Pixley Seme

By: Izzy Craig

The Life of Pixley Seme

Pixley ka Isaka Seme was born in Natal, South Africa, on October 1, 1881. As a teenager, Seme attended a missionary school until an American Congregationalist missionary took a special liking to the boy and sent him to Mount Hermon School in Gill, Massachusetts. Seme later continued his schooling at Columbia University in New York, where he not only received a Bachelor of Arts degree, but was awarded the George William Curtis medal (the university’s highest oratorical honour) in 1906 for his speech “The Regeneration of Africa.” After Columbia, Seme attended Oxford University, where he pursued a law degree and became the first black lawyer in South Africa. He returned to his home country in 1911, and sprung into political action once he heard about the formation of the Union of South Africa. With the help of a few English graduates, Seme create a national organization to unify various African groups, which he called the South African Native National Congress (SANNC). Following the end of World War I, Seme was called to serve on the legal counsel for the Swazi Regent in a dispute with the British government. Unfortunately, the case was a loss for Seme due to an appeal from the Privy Counsel, and he was sent back to South Africa. In a state of defeat, Seme spiraled into an excessive drinking habit, and disappeared from politics for a few years. During his absence, the SANNC became the African National Congress (ANC). Seme returned him his fall in the mid 1920s and sided with the nationalists against the socialists. His political popularity grew, and Seme was elected as President General in 1930, just in time for the Great Depression to bring the ANC to a standstill. In an attempt to bring the ANC back to its full force, Seme drafted a proposal for reorganization. The change would consist of the restructuring of the ANC at a regional level, doing away with provincial congresses and instead dividing the nation into eleven regional congresses instead of four. This idea was not a hit, and Seme was replaced by Mahabane in 1937, marking the end of Seme’s political career. Once again defeated, he returned to law and worked in downtown Johannesburg until his death in 1951.

The Significance of Pixley Seme

Although his contributions are often downplayed, the Anti-apartheid movement would have been completely different if not for Seme. His speech, “The Regeneration of Africa,” was later delivered in England, which caused people from all over to comprehend that once Africa was free from its colonial overlords, it had the potential to play a large role in international affairs. Seme was brilliantly gaining international support long before others had even considered it. His unification of the African provinces and the creation of the SANNC was not found to be extremely significant at the time due to World War I and a lack of funding, but it did spark the formation of the ANC later on. In response to the Land Act of 1913, Seme established a newspaper, Abantu-Bathoeme, which was extremely useful in bringing Africans together from all over to fight the oppressive government. His distant fathership to the ANC allowed the organization of mass resistance to the race based system, and later the freeing of all South Africans. Without Seme, this group may not have ever been created, and the possibility of freedom would have been a distant dream. Even after he was pushed away from the ANC by the younger, more energetic generation because he was deemed too conservative, he still was a mentor to Anton Lembede, who later would create the National Congress Youth League. Seme continued to work behind the scenes in order to help his country, proving his devotion to the cause and his lasting contribution to the freedom of the nation.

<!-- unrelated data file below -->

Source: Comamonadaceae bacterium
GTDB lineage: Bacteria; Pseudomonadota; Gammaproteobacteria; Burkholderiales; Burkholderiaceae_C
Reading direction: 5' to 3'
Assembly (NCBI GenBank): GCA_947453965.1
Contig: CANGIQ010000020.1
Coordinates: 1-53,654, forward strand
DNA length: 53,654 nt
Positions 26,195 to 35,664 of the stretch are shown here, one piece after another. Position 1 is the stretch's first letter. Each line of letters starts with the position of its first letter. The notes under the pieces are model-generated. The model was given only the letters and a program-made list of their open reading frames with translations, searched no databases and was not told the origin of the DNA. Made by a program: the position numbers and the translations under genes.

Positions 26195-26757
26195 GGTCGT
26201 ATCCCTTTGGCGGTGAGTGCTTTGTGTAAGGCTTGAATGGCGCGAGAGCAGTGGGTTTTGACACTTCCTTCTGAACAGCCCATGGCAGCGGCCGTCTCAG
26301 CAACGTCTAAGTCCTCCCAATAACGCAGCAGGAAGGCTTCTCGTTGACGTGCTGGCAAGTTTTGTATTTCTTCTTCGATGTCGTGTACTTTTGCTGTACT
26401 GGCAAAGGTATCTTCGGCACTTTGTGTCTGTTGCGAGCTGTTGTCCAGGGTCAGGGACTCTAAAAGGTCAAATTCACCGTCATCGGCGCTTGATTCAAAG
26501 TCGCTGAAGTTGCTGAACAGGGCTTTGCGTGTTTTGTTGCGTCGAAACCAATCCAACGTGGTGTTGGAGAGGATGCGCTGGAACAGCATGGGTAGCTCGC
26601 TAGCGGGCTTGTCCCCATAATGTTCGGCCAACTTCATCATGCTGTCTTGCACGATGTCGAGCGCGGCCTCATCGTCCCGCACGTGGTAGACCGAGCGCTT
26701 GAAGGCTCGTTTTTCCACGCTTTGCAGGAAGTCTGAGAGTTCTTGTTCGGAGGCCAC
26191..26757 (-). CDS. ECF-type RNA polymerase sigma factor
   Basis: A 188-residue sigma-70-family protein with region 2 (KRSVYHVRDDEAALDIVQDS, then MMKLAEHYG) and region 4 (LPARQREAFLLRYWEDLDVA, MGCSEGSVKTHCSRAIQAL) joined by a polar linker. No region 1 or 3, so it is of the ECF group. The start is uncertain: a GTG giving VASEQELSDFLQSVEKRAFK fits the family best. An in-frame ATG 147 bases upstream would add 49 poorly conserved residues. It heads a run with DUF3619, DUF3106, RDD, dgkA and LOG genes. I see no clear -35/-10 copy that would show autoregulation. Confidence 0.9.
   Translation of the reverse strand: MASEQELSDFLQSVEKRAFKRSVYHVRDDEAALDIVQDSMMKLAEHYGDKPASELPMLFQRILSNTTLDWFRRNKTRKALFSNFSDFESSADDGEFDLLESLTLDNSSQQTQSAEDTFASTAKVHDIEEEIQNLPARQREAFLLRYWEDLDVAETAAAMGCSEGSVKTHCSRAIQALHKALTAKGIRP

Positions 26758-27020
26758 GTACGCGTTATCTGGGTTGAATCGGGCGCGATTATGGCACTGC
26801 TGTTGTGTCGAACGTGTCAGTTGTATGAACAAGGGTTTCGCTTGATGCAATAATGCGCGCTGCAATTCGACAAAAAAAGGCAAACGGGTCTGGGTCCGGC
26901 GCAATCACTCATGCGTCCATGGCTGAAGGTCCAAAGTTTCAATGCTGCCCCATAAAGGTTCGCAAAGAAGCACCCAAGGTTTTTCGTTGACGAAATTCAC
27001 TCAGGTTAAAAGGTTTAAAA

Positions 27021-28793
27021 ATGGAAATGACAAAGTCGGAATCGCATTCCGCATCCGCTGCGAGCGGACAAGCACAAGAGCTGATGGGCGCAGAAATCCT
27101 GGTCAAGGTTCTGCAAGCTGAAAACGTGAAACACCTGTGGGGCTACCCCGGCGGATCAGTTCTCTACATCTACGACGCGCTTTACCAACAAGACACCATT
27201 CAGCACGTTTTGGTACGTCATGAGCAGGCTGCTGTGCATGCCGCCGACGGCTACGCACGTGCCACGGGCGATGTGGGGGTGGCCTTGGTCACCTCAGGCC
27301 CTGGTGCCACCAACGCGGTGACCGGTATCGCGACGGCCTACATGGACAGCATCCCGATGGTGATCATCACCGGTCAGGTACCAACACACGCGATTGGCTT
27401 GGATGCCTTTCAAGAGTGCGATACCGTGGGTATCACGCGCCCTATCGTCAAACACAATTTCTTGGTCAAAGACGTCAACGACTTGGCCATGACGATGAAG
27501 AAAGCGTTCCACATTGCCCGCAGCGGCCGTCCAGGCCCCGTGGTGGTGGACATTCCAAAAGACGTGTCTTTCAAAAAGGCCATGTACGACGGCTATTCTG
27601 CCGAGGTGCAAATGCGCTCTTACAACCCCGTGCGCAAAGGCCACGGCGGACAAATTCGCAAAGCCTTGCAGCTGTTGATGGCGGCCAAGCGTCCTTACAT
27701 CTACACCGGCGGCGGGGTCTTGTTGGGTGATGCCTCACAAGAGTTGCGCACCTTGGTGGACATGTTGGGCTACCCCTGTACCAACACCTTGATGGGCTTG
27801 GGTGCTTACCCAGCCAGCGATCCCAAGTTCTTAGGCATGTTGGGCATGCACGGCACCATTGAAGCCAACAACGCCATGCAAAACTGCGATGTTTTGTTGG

Excerpts From "The Regeneration of Africa"

"I would ask you not to compare Africa to Europe or to any other continent. I make this request not from any fear that such a comparison might bring humiliation upon Africa. The reason I have stated: a common standard is impossible."


"Mr. Calhoun, I believe, was the most philosophical of all the slave-holders. He said, once that if he could find a black man who could understand the Greek syntax, he would then consider their race human and his attitude toward enslaving them would therefore change... If any such were now among the living, I could show him among black men of pure African blood those who could repeat the Koran from memory, skilled Latin, Greek, and Hebrew, Arabic and Chaldais—men of great wisdom and profound knowledge."


"The African already recognizes his anomalous position and desires a change. The brighter day is rising upon Africa. Already I seem to see her chains dissolved; her desert plains red with harvest; her Abyssinia and her Zululand the seats of science and religion, reflecting the glory of the rising sun from the spires of their churches and universities, her Congo and her Gambia whitened with commerce; her crowded cities sending forth the hum of business; and all her sons employed in advancing the victories of peace—greater and more abiding than the spoils of war. Yes, the regeneration of Africa belongs to this new and powerful period!"

References

Jonas, Obonye. "The quest to achieve African renaissance: reflections on NEPAD." Journal of Pan African Studies 5.3 (2012): 83+. World History Collection. Web. 15 Nov. 2015.


Lodge, T. "Anton Muziwakhe Lembede." South African History Online. South African History Online, n.d. Web. 15 Nov. 2015.


Saunders, C. "Pixley Ka Isaka Seme." Anonymous. South African History Online, 09 Mar. 2012. Web. 15 Nov. 2015.


Seme, Pixley Ka Isaka. "The Regeneration of Africa." Columbia University. United States, New York. 5 Apr. 1906. African National Conference. Web. 15 Nov. 2015.